Lot 373 Hickory Road (RP 739002)is a freehold property created through the subdivision of land in 1982. It is located in Cow Bay in the Daintree Lowland Rainforest. To fulfill our vision of the conservation of the Daintree Lowland Rainforest requires the buyback of all undeveloped freehold properties in the Daintree Lowland Rainforest and their management for nature conservation. Not only do we want to see no further development, but we also want the negative impacts of the rural residential subdivision to be reversed. We aim to purchase as many properties as we can and see them provided with the highest available level of protection.
Lot 373 Hickory Road at Cow Bay
What are the threats to the Daintree Rainforest?
Since the 1980’s there has been constant pressure applied to further develop the Daintree Lowland Rainforest. This includes calls for a bridge over the Daintree River, upgrading of roads, and the supply of mains electricity. This would only create conditions supportive of further inappropriate development. We have identified 207 undeveloped freehold properties in the Daintree lowlands that we want to purchase and protect. Building more houses on these properties would fragment the rainforest and for that reason, further buyback of land is needed.
Why we are purchasing Lot 373 Hickory Road
We are purchasing Lot Lot 373 Hickory Road in Cow Bay to fulfill our vision for the conservation of the Daintree Lowland Rainforest. This requires the buyback of all undeveloped freehold properties in the Daintree Lowland Rainforest. Not only do we want to see no further development, but we also want the negative impacts of the rural residential subdivision to be reversed. It's necessary to buy back all undeveloped freehold land for several reasons, it enables the closure of roads, brings more land in the Daintree Lowland Rainforest under the one management regime, and ensures the highest level of protection by including land in the Daintree National Park estate. It's been demonstrated that many properties in private ownership are not adequately protected. We've provided more information here.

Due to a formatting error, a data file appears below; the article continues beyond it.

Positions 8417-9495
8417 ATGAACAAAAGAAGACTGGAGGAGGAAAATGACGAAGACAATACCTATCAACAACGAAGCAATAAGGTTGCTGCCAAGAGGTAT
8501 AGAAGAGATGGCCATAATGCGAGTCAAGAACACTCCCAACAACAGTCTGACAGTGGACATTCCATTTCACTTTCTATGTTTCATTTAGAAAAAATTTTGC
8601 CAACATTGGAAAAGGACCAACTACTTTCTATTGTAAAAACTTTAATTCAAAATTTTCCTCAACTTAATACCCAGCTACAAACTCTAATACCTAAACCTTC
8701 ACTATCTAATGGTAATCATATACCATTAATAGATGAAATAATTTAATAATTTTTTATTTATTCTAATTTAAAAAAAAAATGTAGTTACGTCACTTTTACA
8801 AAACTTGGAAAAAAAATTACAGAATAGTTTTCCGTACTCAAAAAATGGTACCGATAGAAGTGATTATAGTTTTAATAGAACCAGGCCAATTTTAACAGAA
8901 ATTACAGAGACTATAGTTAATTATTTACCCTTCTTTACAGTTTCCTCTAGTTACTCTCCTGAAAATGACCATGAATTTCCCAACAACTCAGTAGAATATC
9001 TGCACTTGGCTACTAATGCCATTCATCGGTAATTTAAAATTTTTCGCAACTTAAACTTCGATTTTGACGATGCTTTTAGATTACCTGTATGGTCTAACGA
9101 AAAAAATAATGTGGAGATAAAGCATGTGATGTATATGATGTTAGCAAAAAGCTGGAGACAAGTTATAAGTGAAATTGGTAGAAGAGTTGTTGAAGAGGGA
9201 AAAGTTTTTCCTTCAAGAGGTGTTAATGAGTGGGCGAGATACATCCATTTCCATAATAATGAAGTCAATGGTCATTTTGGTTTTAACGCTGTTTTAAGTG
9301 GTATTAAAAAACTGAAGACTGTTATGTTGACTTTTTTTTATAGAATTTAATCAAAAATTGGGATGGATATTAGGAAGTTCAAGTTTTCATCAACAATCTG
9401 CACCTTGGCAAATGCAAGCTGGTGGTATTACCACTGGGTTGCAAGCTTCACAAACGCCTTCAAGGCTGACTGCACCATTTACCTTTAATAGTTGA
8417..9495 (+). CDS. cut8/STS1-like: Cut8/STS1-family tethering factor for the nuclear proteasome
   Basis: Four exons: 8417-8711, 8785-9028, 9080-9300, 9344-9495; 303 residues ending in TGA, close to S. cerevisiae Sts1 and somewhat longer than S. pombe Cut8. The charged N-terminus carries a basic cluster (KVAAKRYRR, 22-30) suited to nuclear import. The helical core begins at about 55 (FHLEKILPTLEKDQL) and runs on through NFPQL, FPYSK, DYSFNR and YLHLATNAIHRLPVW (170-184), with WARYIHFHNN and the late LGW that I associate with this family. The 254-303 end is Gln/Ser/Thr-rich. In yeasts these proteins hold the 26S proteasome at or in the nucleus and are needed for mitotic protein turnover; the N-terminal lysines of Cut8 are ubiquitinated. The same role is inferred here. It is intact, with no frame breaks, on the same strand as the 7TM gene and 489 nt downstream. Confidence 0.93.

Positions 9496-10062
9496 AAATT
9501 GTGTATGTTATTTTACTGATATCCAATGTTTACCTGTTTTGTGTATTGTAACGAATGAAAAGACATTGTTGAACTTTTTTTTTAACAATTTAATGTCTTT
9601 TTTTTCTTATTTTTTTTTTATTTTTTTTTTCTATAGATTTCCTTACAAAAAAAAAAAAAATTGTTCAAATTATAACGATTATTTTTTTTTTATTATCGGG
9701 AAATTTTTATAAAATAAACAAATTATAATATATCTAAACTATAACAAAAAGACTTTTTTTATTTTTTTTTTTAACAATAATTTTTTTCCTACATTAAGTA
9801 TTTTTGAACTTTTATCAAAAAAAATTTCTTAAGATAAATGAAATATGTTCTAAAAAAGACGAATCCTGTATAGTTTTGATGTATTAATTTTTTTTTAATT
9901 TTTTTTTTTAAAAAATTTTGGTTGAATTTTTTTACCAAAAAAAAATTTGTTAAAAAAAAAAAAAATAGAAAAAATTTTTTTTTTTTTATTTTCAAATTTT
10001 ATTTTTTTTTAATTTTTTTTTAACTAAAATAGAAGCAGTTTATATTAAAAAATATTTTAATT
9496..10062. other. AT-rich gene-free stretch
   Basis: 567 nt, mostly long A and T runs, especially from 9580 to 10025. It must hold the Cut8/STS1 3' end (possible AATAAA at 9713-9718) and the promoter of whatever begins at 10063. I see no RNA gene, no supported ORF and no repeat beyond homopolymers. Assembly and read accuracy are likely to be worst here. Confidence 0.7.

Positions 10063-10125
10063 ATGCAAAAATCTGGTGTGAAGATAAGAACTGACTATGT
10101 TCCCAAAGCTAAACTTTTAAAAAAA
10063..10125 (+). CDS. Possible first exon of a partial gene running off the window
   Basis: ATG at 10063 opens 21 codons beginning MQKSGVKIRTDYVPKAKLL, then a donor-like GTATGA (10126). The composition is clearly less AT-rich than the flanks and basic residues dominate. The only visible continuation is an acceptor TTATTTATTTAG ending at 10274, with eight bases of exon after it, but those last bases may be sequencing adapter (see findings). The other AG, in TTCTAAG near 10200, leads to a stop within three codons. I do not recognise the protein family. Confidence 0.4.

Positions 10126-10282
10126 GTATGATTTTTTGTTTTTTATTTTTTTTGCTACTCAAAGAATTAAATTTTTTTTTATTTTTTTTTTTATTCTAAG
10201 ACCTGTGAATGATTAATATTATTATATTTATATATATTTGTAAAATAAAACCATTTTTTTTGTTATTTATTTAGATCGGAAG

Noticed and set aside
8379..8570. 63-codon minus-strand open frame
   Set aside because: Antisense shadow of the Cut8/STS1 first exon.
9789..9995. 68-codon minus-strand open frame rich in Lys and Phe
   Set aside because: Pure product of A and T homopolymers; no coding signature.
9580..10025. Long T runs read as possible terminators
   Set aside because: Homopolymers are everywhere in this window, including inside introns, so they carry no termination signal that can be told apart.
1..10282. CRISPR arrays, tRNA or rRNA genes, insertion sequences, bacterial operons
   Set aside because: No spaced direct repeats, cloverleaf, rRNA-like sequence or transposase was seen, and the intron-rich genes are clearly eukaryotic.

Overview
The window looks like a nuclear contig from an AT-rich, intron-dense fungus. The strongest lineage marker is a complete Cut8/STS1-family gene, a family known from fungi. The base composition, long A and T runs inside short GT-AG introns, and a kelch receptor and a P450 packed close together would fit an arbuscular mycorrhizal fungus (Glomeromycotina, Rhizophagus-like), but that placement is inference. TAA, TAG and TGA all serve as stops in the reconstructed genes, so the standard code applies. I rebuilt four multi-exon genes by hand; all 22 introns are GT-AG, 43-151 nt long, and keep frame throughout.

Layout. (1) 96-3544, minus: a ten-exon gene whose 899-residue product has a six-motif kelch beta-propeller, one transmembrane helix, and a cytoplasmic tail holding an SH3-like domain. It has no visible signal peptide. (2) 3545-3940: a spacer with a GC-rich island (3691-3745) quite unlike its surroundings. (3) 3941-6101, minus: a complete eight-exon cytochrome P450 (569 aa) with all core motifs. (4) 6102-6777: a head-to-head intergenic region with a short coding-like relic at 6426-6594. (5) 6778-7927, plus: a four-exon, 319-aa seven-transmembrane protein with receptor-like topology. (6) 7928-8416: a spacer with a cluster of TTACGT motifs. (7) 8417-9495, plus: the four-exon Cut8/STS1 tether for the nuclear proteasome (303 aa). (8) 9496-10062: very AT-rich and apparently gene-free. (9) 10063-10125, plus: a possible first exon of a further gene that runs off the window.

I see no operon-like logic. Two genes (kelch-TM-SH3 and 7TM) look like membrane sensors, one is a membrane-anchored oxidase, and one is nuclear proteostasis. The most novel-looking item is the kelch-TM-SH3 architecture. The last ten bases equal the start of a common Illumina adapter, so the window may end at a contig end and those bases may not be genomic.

Lot 373 Hickory Road shares a boundary with the Daintree National Park and World Heritage Area.
Lot 373 is covered in tropical rainforest
The buyback of land in the Daintree Lowland Rainforest by nonprofit organisations began in 1992. The Douglas Shire Council, Queensland, and Australian governments have all contributed financially to the purchase or ‘buyback’ of freehold land aimed at preventing further development and in winding back the impacts of the subdivision.